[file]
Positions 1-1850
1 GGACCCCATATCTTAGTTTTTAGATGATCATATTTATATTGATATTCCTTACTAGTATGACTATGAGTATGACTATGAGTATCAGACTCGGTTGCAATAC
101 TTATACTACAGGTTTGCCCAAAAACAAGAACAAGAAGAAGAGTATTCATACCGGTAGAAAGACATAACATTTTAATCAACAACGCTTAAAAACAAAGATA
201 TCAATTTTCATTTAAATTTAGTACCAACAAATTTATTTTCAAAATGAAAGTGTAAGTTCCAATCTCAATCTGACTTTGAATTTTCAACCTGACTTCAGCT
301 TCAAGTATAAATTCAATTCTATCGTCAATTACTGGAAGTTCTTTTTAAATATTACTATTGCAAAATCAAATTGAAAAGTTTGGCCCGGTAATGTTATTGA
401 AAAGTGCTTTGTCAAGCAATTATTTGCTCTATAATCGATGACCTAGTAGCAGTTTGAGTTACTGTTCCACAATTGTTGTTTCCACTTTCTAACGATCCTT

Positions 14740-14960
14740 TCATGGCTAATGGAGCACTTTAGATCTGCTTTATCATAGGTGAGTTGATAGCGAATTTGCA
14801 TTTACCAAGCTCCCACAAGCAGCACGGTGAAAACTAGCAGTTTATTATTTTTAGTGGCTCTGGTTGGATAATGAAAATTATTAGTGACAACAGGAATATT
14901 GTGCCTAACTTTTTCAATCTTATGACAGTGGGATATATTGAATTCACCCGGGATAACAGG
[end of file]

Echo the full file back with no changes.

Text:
Positions 1-1850
1 GGACCCCATATCTTAGTTTTTAGATGATCATATTTATATTGATATTCCTTACTAGTATGACTATGAGTATGACTATGAGTATCAGACTCGGTTGCAATAC
101 TTATACTACAGGTTTGCCCAAAAACAAGAACAAGAAGAAGAGTATTCATACCGGTAGAAAGACATAACATTTTAATCAACAACGCTTAAAAACAAAGATA
201 TCAATTTTCATTTAAATTTAGTACCAACAAATTTATTTTCAAAATGAAAGTGTAAGTTCCAATCTCAATCTGACTTTGAATTTTCAACCTGACTTCAGCT
301 TCAAGTATAAATTCAATTCTATCGTCAATTACTGGAAGTTCTTTTTAAATATTACTATTGCAAAATCAAATTGAAAAGTTTGGCCCGGTAATGTTATTGA
401 AAAGTGCTTTGTCAAGCAATTATTTGCTCTATAATCGATGACCTAGTAGCAGTTTGAGTTACTGTTCCACAATTGTTGTTTCCACTTTCTAACGATCCTT

Positions 14740-14960
14740 TCATGGCTAATGGAGCACTTTAGATCTGCTTTATCATAGGTGAGTTGATAGCGAATTTGCA
14801 TTTACCAAGCTCCCACAAGCAGCACGGTGAAAACTAGCAGTTTATTATTTTTAGTGGCTCTGGTTGGATAATGAAAATTATTAGTGACAACAGGAATATT
14901 GTGCCTAACTTTTTCAATCTTATGACAGTGGGATATATTGAATTCACCCGGGATAACAGG